### Example Calculation

Calculate the end of the near field when using a 5 MHz, 0.375 inch diameter transducer to inspect a component made of brass. The sound velocity in brass is 0.1685x106 inch/second

$N=\frac{D^{2}f}{4V}$

Note: Sometimes the radius of the transducer is used (like in the Java calculator). When the radius is used, the four in the denominator go away because the diameter squared divided by four is equal to the radius squared.

Substitute the values into the formula.

$N=\frac{(0.375\text{ in})^{2}(5\times10^{6}\text{ cycles/sec})}{4(0.1685\times10^{6}\text{ in/sec})}$

Complete the square and cancel terms where possible.

$N=\frac{(0.375\text{ in})^{\cancel{2}}(5\cancel{\times10^{6}}\text{ cycles/}\cancel{\text{sec}})}{4(0.1685\cancel{\times10^{6}}\cancel{\text{ in/sec}})}$

Multiply.

$N=\frac{0.703\text{ in cycle}}{0.675}$

Divide.

$N=1.04\text{ inches}$

The near field will extend into the material 1.04 inch from the transducer face. Within this near field area, it is hard to predict the signal amplitude from a reflector.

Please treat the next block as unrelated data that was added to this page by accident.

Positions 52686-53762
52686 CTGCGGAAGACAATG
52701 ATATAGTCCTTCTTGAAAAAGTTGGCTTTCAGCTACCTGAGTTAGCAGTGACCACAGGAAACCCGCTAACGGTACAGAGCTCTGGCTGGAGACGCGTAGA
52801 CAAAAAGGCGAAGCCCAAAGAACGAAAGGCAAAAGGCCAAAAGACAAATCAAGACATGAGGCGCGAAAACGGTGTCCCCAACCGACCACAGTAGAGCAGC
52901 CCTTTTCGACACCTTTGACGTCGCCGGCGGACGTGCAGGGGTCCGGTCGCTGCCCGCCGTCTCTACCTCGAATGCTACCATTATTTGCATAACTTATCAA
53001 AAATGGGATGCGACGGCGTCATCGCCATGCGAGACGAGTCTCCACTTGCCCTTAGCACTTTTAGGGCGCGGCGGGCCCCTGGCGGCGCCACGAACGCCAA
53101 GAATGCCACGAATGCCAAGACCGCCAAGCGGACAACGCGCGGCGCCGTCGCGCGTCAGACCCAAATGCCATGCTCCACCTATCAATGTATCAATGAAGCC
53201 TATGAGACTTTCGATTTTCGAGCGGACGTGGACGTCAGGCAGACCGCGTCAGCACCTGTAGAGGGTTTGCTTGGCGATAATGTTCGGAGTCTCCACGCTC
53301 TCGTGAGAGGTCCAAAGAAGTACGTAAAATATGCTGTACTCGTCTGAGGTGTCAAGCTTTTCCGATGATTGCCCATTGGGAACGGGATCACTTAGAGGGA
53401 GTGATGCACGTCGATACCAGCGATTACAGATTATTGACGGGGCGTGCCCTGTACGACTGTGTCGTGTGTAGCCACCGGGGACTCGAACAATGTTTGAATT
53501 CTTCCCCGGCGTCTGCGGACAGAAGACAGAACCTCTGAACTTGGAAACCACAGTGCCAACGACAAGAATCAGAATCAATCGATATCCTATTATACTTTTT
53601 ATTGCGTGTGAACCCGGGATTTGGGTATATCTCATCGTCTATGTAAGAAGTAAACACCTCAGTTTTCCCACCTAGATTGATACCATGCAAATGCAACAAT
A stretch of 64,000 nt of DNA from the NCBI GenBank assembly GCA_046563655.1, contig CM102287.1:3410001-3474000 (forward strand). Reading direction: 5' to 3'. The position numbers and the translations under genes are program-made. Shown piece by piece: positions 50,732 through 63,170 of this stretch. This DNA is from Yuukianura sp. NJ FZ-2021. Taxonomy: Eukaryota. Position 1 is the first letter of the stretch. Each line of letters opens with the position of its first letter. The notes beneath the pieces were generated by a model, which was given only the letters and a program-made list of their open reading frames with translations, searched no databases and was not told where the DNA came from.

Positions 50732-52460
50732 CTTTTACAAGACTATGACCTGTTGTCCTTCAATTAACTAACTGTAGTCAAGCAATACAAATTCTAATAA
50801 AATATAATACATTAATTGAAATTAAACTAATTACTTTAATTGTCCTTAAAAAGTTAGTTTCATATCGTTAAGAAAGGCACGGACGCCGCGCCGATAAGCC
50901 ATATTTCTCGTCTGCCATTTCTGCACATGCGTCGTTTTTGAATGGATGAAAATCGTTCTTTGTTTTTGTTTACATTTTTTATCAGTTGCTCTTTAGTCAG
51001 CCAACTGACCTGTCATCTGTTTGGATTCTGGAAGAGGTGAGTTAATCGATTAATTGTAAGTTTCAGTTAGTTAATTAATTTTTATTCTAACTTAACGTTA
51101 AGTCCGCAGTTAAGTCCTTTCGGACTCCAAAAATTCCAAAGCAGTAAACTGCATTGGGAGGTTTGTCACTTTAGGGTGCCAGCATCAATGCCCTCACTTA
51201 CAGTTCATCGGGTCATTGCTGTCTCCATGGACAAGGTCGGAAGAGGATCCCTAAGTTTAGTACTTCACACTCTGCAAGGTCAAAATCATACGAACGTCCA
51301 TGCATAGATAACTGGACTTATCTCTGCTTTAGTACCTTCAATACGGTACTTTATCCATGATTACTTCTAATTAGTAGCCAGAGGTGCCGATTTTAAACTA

$\sin\theta=1.2\frac{\lambda}{D}$

or

$\sin\theta=1.2\frac{V}{Df}$

Where:

λ = Wavelength

D = Transducer Diameter

V = Velocity

f = Frequency

A round transducers produces a cylindrical sound field in front of the transducer. However, the energy in the beam does not remain in a cylinder, but instead spread out as it propagates through the material. The phenomenon is usually referred to as beam spread. Beam spread for a flat piston source transducer is a function of the transducer diameter (D), transducer frequency (f), and the sound velocity (V) in the liquid or solid medium through which the sound is traveling. The equation below can be used to calculate the beam divergence angle (1/2 beam spread angle). This angle represents a measure from the center of the acoustic axis to the point where the sound pressure has decreased by one half (-6 dB) to the side of the acoustic axis.

### Example Calculation

Calculate the beam spread when using a 2.25 MHz, 0.375 inch diameter transducer to inspect a component made of brass. The sound velocity in brass is 0.1685x106 inch/second. First, substitute the values into the formula.

$\sin\theta=1.2\frac{0.1685\times10^{6}\text{ in/sec}}{(0.375\text{ in})(2.25\times10^{6}\text{ cycles/}\text{sec})}$

Cancel terms where possible.

$\sin\theta=1.2\frac{0.1685\cancel{\times10^{6}}\cancel{\text{ in/sec}}}{(0.375\cancel{\text{ in}})(2.25\cancel{\times10^{6}}\text{ cycles/}\cancel{\text{sec}})}$

Simplify.

$\sin\theta=1.2\frac{0.1685}{(0.375)(2.25)}$

Multiply and divide.